Platform: XBLA, Xbox One
Release date: 14/5/14
TheIndieJar: Super Time Force – Review
In Suepr Tiem For…damn it…let me start again.
In Super Time Forks…oh, come on now! Ok, one more time.
Im Syper Yim…AAAARRRRGGGHHH!
Isn’t it frustrating, when you make mistakes over and over again? Super Time Force (yes! Finally nailed it!) takes that frustration and makes it the core tenet of a mindbending puzzle platformer, which will test the analytical part of your brain to almost impossible levels and the emotional part of your brain to well over breaking point.
But I’m getting ahead of myself here. Let me…rewind a bit (…somewhere, a solitary bell tolls, as some tumbleweed drifts past) and try to explain exactly what the game is.
On the surface, Super Time Force (Capybara Games, Xbox One Games Store, £11.99) is a pixel-art platform shooter, in the style of Contra, Metal Slug and the recently-released BroForce. You can choose from one of three initial characters – Jean Rambois (pun most definitely intended) is a chaingun-wielding soldier type, Aimy McKillin is a sniper with the ability to shoot through walls, and Shieldy Blockerson (best character name ever?) has – you guessed it – a shield with which to divert bullets or even deflect them back to their owner.
However, much like an iceberg, most of what makes Super Time Force the game it actually is lies beneath the surface. And what lies beneath the surface is a game that knowingly takes inspiration from time manipulation classic, Braid, and builds it out with the kind of character duplication mechanics we’ve seen in games like Cloudberry Kingdom, The Swapper and The Adventures of PB Winterbottom to create something pretty unique and mentally challenging, even in the earliest levels.
In as close to layman’s terms as I can possibly get, here’s roughly how the game works:
1) You theoretically have just 60 seconds to clear each level.
2) However, you start each level with 30 “Time Outs”, which essentially act as a rewind button, similar to those you see in most modern driving games.
3) You can either voluntarily trigger one of these Time Outs yourself, or one will be automatically triggered when you die.
4) Either way, the triggering of a Time Out results in the level slowly rewinding, until such a point as you decide you want to get back into the action.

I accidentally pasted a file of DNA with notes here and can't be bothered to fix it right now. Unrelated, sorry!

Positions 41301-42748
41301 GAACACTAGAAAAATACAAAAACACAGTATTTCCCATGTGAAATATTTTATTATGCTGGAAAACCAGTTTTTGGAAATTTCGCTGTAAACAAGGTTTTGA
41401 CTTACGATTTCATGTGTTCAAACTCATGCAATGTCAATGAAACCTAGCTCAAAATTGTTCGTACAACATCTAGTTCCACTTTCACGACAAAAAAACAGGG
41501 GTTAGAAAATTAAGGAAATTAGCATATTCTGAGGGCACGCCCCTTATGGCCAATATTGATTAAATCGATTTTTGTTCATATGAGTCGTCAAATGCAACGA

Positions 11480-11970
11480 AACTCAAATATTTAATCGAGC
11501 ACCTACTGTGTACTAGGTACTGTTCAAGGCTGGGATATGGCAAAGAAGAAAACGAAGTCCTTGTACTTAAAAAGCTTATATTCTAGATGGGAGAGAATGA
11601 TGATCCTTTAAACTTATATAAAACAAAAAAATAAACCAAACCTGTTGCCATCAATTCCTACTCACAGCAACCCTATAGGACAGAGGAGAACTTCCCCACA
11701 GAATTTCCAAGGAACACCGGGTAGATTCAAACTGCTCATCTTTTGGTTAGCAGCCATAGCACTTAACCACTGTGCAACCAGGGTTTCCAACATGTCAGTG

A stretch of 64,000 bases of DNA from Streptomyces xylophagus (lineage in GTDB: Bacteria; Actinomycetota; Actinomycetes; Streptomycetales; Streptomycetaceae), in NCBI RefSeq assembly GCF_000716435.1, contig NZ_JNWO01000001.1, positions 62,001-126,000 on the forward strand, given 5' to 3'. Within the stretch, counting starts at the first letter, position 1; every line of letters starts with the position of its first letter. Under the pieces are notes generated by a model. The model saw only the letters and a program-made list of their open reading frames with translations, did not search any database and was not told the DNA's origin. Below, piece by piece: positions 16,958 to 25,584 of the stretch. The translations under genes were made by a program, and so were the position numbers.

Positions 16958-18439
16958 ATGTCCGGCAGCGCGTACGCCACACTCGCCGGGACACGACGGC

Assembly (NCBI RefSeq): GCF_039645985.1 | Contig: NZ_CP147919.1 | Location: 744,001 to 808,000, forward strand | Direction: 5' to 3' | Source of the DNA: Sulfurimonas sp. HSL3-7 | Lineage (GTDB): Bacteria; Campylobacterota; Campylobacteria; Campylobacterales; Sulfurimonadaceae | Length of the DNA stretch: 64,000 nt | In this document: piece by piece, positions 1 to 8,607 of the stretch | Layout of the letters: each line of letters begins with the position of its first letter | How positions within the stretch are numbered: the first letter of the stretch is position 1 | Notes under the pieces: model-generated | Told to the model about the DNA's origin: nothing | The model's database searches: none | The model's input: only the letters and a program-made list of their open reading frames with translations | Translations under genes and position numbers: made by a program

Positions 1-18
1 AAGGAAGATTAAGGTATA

5) At that point, the action pauses and allows you to select one of the three characters with which to re-enter the game.
6) The wrinkle is that the action around you carries on exactly as it did before, down to your previously controlled character doing exactly what you did with them up to the point of Time Out.
Still with me? Good. If not, then here’s a practical example. One of the earliest examples of when the Time Out mechanic comes into play takes place when you have to shoot a wall away, so you can get to a robot before he kills the first of your potentially unlockable characters (the brilliantly-named Jeff Leppard). Neither Jean Rambois or Aimy McKillin can do this on their own, so you’ll find yourself using at least two or three of those Time Outs to create enough additional firepower to blow the wall and, subsequently, the robot away.
It’s a concept that has absolutely no right to work as well as it does. Bearing in mind the fact that multiple Time Outs could lead to literally hundreds of bullets, heroes and enemies on screen at once, the game could conceivably collapse under the practicalities of its own premise. It’s to Capy’s credit, therefore, that the game never misses a beat, lending the whole thing a pace that’s in keeping with its superficially arcadey roots.
It’s also a game that’s brimming with character, as so many of these sorts of titles do. Eschewing super hi-def graphics for their now-trademark style, Capy have imbued Super Time Force with an over-the-top sense of style. Full of bright colour and trippy music, the game is also full of subtle-as-a-sledgehammer humour and in-jokes that would probably border on the obnoxious for some, but which I personally found to be both really funny and in keeping with the overall tone of the game (for instance, your commander has an eyepatch over both eyes, thanks to an unexplained future incident – this shouldn’t work, but does).
That said, this game won’t be for everyone. If you found Braid to be a little too mind-bending, then this title isn’t for you, as it’s arguably even more difficult, involving multiple characters as it does. In the same vein, if you’re a fan of the likes of the aforementioned BroForce and the Metal Slug series, the puzzle aspect may be off-putting. It’s also occasionally prone to slightly dodgy collision detection, which will be an issue for fans of pixel-perfect shooters.
For a lot of people, this game is going to scratch multiple itches and, as such, is worthy of your £11.99. It’s fast-paced, it’s an interesting premise, it has great charm, and it has tons of replayability built-in, thanks to its speed-run potential. Higly rekomendid.
I mean, highly recommended…
- Tons of charm
- Brilliantly-realised central game mechanics
- Scope for replayability
- It’s a difficult game, straight from the get-go
- The charm is an acquired taste, not suited to everybody
- The collision detection isn’t always great